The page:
A simple restaurant, oil on card, 12.5 x 11 cm
I went above the city and worked on views there:

Storehouses on a ridge, oil on card, 13.5 x 15.7 cm




 Garages, oil on card, 12.5 x 17 cm



This, above, is the sort of collection of broken down buildings and Tom Waits-ian junk that I like, set in a dramatic and unfriendly landscape. Prettier places don`t work so well for me. I think its like seeing the inside of a mechanical clock: so much more interesting, and so much more revealing of the clock`s functioning than the bland finished exterior.




Trees on a mountainside, oil on card, 10.5 x 14.5 cm



 Farms and smallholdings, the Andes, oil on card, 12.5 x 15.5 cm

Scucre, above the city, oil on card, 15.5 x 18 cm



Sucre, a view of the Andes, 19 x 13.5 cm

A Journey to Bolivia: part 2: Potosi

These are from Potosi, the extraordinary city high up in the Andes, famous for silver mining, and dominated by a strikingly triangular mountain. The air is thin and the light is sharp and the colours are bright: excellent for painting.
 
 It`s freezing at night. My Japanese friend became very ill after the twelve hour night bus jurney here from Cochabamba, because there was no heating on the bus.
 


View, oil on card, 13 x 12.5 cm



Arch, oil on card, 14.5 x 19 cm



Housing on a hillside, oil on card, 16  x 17.5 cm



 Housing, oil on card, 19 x 16.5 cm



As always, it`s enjoyable to wander out to the edges to cities. The centre has been elegantly restored and is given over mainly to tourism and services. The fringes are developing, fairly rapidly, with dense housing, some of it rather basic.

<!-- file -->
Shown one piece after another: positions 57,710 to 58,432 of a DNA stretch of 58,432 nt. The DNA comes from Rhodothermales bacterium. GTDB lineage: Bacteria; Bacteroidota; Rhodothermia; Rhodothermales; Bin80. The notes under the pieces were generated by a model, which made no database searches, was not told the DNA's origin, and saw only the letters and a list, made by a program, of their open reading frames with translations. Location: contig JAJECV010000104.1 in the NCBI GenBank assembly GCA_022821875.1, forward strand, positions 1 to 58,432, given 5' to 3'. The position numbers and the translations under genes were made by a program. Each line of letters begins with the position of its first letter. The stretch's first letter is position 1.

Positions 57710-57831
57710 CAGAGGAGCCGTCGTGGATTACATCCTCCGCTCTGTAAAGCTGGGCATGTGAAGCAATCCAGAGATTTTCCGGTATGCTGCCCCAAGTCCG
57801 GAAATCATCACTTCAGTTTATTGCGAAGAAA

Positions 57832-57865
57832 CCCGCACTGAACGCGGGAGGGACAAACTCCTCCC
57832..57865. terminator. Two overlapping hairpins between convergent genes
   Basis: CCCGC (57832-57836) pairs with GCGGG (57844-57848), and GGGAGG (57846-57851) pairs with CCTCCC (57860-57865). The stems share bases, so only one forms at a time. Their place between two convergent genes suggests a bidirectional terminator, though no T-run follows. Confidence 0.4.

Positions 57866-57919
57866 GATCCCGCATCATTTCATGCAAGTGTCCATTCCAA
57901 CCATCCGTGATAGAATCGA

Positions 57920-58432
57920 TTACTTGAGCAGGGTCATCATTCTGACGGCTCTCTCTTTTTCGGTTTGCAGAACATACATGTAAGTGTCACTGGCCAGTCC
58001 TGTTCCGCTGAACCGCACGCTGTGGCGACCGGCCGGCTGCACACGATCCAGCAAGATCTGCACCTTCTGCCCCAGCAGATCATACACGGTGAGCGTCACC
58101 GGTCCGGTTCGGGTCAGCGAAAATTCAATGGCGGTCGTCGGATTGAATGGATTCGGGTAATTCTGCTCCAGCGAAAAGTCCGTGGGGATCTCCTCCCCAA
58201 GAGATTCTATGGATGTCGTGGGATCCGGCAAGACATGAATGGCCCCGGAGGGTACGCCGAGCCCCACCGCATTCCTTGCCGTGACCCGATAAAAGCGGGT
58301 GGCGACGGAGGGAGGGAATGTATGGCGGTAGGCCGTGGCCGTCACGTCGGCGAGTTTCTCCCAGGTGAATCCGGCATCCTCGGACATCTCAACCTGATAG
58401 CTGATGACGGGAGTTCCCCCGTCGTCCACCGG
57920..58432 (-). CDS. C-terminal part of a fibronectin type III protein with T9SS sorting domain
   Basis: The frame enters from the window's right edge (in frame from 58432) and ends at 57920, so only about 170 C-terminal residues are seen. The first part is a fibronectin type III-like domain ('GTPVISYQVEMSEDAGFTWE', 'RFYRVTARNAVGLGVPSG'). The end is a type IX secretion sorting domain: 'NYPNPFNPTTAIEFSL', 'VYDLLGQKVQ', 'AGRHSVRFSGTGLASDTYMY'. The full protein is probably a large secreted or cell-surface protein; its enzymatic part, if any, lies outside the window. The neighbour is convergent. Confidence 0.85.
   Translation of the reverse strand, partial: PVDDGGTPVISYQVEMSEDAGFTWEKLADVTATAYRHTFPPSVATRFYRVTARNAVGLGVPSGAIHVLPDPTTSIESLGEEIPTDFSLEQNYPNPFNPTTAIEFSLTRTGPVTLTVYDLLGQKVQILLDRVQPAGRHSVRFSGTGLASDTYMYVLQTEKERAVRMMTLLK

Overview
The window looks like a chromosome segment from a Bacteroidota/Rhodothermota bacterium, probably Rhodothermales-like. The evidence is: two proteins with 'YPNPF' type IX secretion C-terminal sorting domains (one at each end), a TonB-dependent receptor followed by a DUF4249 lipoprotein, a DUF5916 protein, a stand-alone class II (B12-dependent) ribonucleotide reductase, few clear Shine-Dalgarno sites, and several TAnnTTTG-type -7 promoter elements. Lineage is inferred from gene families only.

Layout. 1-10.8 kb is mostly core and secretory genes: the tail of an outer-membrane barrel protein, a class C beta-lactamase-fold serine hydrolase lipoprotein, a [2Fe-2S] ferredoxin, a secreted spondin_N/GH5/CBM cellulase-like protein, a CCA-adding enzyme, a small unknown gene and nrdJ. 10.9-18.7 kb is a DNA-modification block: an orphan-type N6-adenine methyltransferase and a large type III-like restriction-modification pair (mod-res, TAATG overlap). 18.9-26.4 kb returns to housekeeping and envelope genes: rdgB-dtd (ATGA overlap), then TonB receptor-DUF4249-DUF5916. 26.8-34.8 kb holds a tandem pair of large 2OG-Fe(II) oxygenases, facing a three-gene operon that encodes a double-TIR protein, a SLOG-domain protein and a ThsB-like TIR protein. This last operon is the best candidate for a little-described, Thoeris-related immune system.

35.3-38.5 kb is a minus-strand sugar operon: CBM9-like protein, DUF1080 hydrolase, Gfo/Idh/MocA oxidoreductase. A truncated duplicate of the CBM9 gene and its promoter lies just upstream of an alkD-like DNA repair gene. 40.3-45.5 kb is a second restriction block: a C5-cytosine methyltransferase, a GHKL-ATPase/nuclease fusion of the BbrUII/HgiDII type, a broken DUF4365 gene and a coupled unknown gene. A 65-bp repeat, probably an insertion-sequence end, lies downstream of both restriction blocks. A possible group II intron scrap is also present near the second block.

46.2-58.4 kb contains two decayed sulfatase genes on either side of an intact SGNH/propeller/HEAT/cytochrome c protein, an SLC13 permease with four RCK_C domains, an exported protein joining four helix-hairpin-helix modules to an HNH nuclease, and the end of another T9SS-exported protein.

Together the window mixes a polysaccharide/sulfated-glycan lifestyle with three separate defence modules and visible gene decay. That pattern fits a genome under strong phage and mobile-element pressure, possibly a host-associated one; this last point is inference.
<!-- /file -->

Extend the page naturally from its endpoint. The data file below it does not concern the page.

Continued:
Periphery, oil on card, 10.5 x 15.5 cm




 A side street, oil on card, 16 x 17 cm





 The Andes seen through a street, oil on card, 15.5 x 18 cm



These last two are from the centre, the first very much like Utrillo, I think:



 A street, oil on card, 15.5 x 17.5 cm



 A view showing the barracks, oil on card, 17 x 16.5 cm



This last is among the best of the trip.

I`m often seeking a balance between spontanaity of paint application and exactitude, and not always finding it. Sometimes the pictures become overworked, at other times they appear unfinished, or incomplete. I think here I achieve this balance.
 
These subjective critical qualities are very difficult to put into words. There`s very much a you know you`ve got it right when you feel it`s right aspect to them.